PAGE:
Nitro-oleic acid inhibits vascular endothelial inflammatory responses and the endothelial-mesenchymal transition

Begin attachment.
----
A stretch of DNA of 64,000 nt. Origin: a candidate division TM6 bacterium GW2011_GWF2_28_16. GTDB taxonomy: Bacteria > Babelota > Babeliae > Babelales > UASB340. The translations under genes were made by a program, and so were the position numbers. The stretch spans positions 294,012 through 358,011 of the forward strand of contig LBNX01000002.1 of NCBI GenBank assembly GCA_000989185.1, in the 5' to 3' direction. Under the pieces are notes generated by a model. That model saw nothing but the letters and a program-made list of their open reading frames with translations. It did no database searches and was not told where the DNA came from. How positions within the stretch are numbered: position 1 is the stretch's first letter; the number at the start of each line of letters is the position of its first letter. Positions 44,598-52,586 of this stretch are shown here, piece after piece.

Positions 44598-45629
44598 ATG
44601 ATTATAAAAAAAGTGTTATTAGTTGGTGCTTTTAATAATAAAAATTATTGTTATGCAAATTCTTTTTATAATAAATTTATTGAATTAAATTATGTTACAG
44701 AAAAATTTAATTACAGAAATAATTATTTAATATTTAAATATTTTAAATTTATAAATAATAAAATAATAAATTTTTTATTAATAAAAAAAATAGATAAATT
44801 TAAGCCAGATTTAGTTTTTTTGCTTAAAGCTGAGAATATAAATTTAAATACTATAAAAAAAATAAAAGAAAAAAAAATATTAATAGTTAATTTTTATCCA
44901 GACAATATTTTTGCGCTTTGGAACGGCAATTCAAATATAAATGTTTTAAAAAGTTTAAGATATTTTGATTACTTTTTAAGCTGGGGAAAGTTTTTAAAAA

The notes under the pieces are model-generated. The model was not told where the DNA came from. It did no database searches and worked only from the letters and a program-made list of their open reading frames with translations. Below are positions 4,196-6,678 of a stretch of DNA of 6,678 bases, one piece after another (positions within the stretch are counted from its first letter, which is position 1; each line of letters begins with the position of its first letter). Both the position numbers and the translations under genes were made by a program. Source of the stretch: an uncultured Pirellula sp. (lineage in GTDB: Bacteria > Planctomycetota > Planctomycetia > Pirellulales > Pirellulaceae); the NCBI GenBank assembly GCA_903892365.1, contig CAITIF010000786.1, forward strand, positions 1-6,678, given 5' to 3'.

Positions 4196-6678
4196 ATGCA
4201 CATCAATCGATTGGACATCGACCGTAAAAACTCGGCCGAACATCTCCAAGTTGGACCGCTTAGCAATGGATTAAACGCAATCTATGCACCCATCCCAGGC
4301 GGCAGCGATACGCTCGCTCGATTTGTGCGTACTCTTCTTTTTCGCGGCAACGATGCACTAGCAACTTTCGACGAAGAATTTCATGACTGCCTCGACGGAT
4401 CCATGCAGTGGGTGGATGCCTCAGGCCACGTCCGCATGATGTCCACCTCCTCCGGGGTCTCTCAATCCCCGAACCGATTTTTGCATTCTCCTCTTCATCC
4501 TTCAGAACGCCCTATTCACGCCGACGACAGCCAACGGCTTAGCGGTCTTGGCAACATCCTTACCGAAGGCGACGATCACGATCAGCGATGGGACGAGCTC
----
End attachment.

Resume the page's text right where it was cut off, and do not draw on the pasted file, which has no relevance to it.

Background: Inflammatory-mediated pathological processes in the endothelium arise as a consequence of the dysregulation of vascular homeostasis. Of particular importance are mediators produced by stimulated monocytes/macrophages inducing activation of endothelial cells (ECs). This is manifested by excessive soluble pro-inflammatory mediator production and cell surface adhesion molecule expression. Nitro-fatty acids are endogenous products of metabolic and inflammatory reactions that display immuno-regulatory potential and may represent a novel therapeutic strategy to treat inflammatory diseases. The purpose of our study was to characterize the effects of nitro-oleic acid (OA-NO2) on inflammatory responses and the endothelial-mesenchymal transition (EndMT) in ECs that is a consequence of the altered healing phase of the immune response. Methods: The effect of OA-NO2 on inflammatory responses and EndMT was determined in murine macrophages and murine and human ECs using Western blotting, ELISA, immunostaining, and functional assays. Results: OA-NO2 limited the activation of macrophages and ECs by reducing pro-inflammatory cytokine production and adhesion molecule expression through its modulation of STAT. MAPK and NF-kappa B-regulated signaling. OA-NO2 also decreased transforming growth factor-beta-stimulated EndMT and pro-fibrotic phenotype of ECs. These effects are related to the downregulation of Smad2/3. Conclusions: The study shows the pleiotropic effect of OA-NO2 on regulating EC-macrophage interactions during the immune response and suggests a role for OA-NO2 in the regulation of vascular endothelial immune and fibrotic responses arising during chronic inflammation. General significance: These findings propose the OA-NO2 may be useful as a novel therapeutic agent for treatment of cardiovascular disorders associated with dysregulation of the endothelial immune response. (C) 2016 Elsevier B.V. All rights reserved.